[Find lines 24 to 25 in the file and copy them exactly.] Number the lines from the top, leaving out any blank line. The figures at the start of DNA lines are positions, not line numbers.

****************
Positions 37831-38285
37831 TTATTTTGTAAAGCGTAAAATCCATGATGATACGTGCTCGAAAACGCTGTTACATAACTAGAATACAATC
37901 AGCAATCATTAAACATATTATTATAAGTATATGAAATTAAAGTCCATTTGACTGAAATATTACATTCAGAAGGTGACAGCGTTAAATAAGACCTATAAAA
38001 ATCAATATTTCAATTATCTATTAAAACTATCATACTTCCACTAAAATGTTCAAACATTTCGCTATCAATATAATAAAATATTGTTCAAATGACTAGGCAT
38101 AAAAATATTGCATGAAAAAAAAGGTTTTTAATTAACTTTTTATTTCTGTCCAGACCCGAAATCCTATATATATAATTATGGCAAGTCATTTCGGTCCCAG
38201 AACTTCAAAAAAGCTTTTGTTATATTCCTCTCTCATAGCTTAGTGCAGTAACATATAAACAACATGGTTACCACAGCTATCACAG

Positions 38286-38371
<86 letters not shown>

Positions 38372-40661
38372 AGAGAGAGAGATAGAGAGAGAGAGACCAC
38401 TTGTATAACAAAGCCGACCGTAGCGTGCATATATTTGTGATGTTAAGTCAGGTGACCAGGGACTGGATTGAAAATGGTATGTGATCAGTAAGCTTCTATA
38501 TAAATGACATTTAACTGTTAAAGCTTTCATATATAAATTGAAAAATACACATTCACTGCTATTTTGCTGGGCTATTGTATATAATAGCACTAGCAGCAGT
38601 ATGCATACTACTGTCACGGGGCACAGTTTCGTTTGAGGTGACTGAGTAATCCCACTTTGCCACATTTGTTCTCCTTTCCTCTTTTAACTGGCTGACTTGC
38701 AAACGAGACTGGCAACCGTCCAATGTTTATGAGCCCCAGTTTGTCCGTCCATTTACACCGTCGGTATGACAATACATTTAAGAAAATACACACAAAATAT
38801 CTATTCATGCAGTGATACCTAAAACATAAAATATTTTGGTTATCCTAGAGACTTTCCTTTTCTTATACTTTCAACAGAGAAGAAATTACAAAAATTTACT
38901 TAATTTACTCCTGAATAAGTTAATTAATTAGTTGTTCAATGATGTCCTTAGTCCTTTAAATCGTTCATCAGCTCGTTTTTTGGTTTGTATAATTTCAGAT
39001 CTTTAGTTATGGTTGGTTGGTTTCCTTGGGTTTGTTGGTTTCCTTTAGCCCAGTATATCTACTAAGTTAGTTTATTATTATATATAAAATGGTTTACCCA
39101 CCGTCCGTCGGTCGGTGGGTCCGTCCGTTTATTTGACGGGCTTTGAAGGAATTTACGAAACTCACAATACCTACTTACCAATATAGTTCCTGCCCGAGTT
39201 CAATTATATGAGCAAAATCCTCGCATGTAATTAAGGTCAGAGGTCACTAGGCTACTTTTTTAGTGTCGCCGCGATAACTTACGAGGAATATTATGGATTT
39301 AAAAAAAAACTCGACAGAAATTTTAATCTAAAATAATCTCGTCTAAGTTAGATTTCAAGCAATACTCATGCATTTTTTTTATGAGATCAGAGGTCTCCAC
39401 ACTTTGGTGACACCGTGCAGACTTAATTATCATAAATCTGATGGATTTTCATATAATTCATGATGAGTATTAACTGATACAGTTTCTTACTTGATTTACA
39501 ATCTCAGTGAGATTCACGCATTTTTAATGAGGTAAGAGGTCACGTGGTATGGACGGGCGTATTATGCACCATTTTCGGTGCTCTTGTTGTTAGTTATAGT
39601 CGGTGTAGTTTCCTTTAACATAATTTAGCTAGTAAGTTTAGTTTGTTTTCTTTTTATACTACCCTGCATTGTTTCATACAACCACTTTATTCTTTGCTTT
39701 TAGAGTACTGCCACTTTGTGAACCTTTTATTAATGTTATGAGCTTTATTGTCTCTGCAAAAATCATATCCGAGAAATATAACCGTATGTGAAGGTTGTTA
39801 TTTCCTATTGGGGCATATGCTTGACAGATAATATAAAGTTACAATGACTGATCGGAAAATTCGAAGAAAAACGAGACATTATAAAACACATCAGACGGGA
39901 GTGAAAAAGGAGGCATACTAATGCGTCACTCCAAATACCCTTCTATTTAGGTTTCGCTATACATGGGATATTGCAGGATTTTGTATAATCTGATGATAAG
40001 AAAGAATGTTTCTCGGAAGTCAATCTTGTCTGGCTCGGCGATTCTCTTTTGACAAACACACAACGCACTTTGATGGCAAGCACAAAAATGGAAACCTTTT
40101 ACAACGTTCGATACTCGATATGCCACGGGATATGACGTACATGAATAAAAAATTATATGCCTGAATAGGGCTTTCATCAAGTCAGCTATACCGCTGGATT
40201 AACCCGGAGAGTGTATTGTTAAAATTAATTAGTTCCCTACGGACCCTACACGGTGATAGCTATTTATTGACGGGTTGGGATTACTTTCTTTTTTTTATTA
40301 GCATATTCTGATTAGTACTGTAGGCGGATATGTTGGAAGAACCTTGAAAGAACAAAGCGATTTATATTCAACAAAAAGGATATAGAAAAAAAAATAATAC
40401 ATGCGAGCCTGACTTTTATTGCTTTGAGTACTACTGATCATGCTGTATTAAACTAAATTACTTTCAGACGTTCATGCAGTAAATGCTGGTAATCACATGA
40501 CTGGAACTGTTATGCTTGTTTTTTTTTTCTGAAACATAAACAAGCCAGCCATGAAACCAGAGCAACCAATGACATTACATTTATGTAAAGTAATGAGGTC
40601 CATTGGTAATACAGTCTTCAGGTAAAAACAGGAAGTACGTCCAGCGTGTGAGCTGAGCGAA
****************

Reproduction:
39701 TAGAGTACTGCCACTTTGTGAACCTTTTATTAATGTTATGAGCTTTATTGTCTCTGCAAAAATCATATCCGAGAAATATAACCGTATGTGAAGGTTGTTA
39801 TTTCCTATTGGGGCATATGCTTGACAGATAATATAAAGTTACAATGACTGATCGGAAAATTCGAAGAAAAACGAGACATTATAAAACACATCAGACGGGA